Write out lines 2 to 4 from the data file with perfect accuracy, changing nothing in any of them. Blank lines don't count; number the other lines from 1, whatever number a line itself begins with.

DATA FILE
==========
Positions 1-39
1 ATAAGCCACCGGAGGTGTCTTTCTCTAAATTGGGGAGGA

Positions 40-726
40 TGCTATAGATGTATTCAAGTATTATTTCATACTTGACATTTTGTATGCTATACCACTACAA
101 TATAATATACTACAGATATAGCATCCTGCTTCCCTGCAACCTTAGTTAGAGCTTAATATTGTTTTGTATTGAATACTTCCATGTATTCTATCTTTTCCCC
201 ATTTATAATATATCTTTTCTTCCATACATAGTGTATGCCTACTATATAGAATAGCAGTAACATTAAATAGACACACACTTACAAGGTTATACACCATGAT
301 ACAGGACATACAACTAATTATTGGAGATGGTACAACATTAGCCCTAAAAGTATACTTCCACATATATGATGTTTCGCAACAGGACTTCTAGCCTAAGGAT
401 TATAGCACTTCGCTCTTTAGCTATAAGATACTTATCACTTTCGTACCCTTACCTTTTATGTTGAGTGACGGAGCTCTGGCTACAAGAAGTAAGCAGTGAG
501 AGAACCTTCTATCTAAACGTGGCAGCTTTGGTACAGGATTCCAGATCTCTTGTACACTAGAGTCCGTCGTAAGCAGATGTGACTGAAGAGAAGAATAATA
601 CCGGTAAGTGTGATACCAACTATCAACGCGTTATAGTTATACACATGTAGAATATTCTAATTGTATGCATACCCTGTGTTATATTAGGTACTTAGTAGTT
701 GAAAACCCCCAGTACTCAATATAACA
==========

1 ATAAGCCACCGGAGGTGTCTTTCTCTAAATTGGGGAGGA

Positions 40-726
40 TGCTATAGATGTATTCAAGTATTATTTCATACTTGACATTTTGTATGCTATACCACTACAA